Industry NewsLatest NewsSpecial FeaturesSpotlight

Covid-19 Brings Changes in Indian Labour Laws

In fight against Coronavirus pandemic, some of states of India have made significant changes in labour laws for a period of three years. Indian labour laws address the rights and obligations for workers, union members and employers in workplace.

Reforms in Labour Laws State Wise

Madhya Pradesh: On 7th May 2020 the state announced changes in labour law, which are as following: The overtime working increased to 72 hours a week, with shift hours in factories raised from 8 hours to 12 hours.

The registrations and licences under different labour laws will be issued in a day, which earlier were issued in 30 days time. The renewal of factory licence will be for 10 years instead of one year.

Under the Contract Labour Act, Labour licence will be issued for entire contract period rather than calendar year.

workers on site

Under the Factories Act, employer is allowed for third party inspection of their factories, which refers to independent inspection services provided by inspection agencies. Earlier, registration of third party inspectors was done in Mumbai, but now the Labour Commissioner of Madhya Pradesh has been authorised for this.

There shall be no inspection in establishments employing less than 50 workers, and in case of small and medium enterprises inspection will take place only with the permission of labour commissioner or in case of complaint.

Also, a provision has been made to maintain a single register instead of 61 registers under labour laws and to file a single return instead of 13 returns.

The state has also relaxed the Madhya Pradesh Industrial Relations Act according to which , trade unions and factory manager will be able to resolve disputes without going to Labour Court.

Uttar Pradesh: On 6th May 2020, the state approved ‘Uttar Pradesh Temporary Exemption from Certain Labour Laws Ordinance, 2020’  for three years. It had amended all labour laws except Section 5 of the Payment of Wages Act, 1936, Workmen Compensation Act, 1932, Bonded Labour System (Abolition) Act, 1976, and the Building and Other Construction Workers Act, 1996. The ordinance has been sent for approval to the central government.

But, after Allahabad High Court’s notice on a PIL filed on state order for increasing working hours from 8 to 12 hours per day for industrial workers, U.P government had to withdraw from the amendment on 16th May 2020.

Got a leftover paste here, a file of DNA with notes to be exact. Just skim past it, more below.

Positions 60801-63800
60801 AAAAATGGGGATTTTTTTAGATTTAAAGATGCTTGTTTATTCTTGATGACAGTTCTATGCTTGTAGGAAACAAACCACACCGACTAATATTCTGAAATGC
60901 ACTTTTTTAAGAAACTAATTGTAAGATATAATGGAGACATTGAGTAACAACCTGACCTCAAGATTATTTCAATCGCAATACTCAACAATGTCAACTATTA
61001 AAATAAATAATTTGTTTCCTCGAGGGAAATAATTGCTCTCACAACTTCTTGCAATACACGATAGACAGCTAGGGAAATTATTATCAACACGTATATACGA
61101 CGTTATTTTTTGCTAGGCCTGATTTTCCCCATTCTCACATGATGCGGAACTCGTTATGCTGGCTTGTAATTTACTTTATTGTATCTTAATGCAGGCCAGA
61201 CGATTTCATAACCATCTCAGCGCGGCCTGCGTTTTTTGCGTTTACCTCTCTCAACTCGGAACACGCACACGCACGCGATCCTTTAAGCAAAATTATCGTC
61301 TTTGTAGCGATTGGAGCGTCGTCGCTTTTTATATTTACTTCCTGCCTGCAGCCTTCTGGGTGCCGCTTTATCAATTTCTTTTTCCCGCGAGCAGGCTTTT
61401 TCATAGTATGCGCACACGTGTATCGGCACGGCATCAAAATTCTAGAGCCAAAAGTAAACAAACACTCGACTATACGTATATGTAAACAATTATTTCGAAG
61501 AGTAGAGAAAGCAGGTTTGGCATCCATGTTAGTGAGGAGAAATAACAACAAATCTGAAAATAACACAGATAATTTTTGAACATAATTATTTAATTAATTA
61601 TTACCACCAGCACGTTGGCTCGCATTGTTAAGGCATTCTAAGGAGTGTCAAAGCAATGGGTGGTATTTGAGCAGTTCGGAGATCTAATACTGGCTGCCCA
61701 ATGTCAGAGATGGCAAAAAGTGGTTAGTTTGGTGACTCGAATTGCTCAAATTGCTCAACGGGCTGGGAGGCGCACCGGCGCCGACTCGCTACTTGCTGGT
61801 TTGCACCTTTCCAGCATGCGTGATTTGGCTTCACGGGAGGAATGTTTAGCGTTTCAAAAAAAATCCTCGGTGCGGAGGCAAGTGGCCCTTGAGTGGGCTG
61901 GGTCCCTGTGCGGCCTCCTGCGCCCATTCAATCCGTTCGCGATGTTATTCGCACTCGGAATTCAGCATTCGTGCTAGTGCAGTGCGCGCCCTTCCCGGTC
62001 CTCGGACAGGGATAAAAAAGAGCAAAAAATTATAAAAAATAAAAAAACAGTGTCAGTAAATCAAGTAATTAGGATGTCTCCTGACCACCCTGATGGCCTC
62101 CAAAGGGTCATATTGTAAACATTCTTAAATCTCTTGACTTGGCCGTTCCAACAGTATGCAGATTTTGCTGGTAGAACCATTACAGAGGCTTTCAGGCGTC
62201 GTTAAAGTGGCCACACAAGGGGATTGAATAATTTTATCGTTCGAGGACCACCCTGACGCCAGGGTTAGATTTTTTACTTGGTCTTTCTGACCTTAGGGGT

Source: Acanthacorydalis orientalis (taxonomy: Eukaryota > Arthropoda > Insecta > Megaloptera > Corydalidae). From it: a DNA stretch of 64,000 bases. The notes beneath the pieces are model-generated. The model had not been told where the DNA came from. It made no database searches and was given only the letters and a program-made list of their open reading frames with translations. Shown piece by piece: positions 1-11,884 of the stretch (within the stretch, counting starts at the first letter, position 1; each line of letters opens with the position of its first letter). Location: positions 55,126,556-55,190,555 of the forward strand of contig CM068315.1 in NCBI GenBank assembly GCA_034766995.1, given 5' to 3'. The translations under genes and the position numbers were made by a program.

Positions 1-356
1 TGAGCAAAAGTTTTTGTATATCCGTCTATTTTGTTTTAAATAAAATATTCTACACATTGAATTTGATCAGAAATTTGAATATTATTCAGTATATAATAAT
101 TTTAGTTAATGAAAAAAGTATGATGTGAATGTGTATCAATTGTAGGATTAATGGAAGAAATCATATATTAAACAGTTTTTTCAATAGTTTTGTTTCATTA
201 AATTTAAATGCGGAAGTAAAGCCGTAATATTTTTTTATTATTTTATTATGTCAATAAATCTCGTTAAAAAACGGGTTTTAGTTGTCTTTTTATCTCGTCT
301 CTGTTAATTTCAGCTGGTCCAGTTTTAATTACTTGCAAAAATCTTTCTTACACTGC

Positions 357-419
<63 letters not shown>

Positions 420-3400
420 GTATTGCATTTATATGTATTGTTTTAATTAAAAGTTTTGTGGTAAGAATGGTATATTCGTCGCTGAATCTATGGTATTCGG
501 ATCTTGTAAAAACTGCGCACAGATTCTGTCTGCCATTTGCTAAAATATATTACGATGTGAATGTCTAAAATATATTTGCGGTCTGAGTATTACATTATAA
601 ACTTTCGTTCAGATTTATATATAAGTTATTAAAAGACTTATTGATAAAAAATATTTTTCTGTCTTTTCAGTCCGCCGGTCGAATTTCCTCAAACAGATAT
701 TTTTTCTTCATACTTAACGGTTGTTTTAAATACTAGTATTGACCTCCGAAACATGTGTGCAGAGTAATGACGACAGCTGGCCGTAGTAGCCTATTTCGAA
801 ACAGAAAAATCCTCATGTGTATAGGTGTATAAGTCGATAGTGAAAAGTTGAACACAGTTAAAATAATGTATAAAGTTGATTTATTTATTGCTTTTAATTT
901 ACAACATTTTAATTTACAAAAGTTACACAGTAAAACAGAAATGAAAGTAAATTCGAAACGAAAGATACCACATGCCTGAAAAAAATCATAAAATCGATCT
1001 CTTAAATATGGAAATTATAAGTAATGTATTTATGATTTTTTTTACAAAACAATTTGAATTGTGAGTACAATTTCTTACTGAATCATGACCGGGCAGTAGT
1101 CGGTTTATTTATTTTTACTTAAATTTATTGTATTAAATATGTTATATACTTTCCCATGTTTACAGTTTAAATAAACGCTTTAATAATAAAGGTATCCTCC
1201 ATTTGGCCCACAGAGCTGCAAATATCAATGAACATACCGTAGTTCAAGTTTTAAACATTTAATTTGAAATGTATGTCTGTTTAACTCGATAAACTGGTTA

Rajasthan: The state has increased working hours from 8 hours per day to 12 hours per day. As per Industrial Disputes Act, no government nod was required for companies employing up to 100 workers for retrenching/laying off. Now this has been increased to 300 workers. Earlier Union with membership of not less than 15% of total number of workmen could apply for registration as a Representative Union. This has now been raised from to 30%.

Maharashtra: The state has changed multiple return fillings under various labour laws to single return for all shops and factories.

Punjab, Himachal Pradesh and Gujarat: A month ago these states had also changed the work time to 12 hours every day and 72 hours every week from 8 hours every day to 48 hours a week.

What Indian Industry Thinks About Reforms

In the tough times of CoVid-19 and with industries being shut, new labour reforms are likely to promote ease of doing business in various states.

Indian Workers on site

The reforms would attract new industries, create jobs for youths, and the unemployed workers, by creating a positive atmosphere for investment” was stated by Shivraj Singh Chouhan Chief Minister Madhya Pradesh as reported in Indian Express dated 8th May 2020.

U.P Chief minister Yogi Adityanath commented “Labour laws were amended to attract new investments“, mentioned in article of India.com dated 16th May 2020.

Amitabh Kant, chief executive of NITI Aayog tweeted “Reformist zeal to push through structural reforms will alone ensure sustained growth. UP and MP emerging as big reformers“.

As reported in Livemint dated 9th May 2020, Chandrajit Banerjee, director general of CII said, The labour law changes are steps that will give huge flexibility to industry in their labour practices. Coming at such disruptive times, when livelihoods have come under pressure and multitudes of people have had to move away from their work places, these policy interventions will come as a huge relief to economic activity”.

How Acceptable are the Changes: The central Unions of India have decided to hold a nationwide protest on 22nd May 2020. Also trade union leaders will be observing one day long fasting at Rajghat, to support the protest. International Labour Organisation (ILO) has asked “Authorities to ensure that all such relaxations adhere to global standards and are effected after proper consultation.”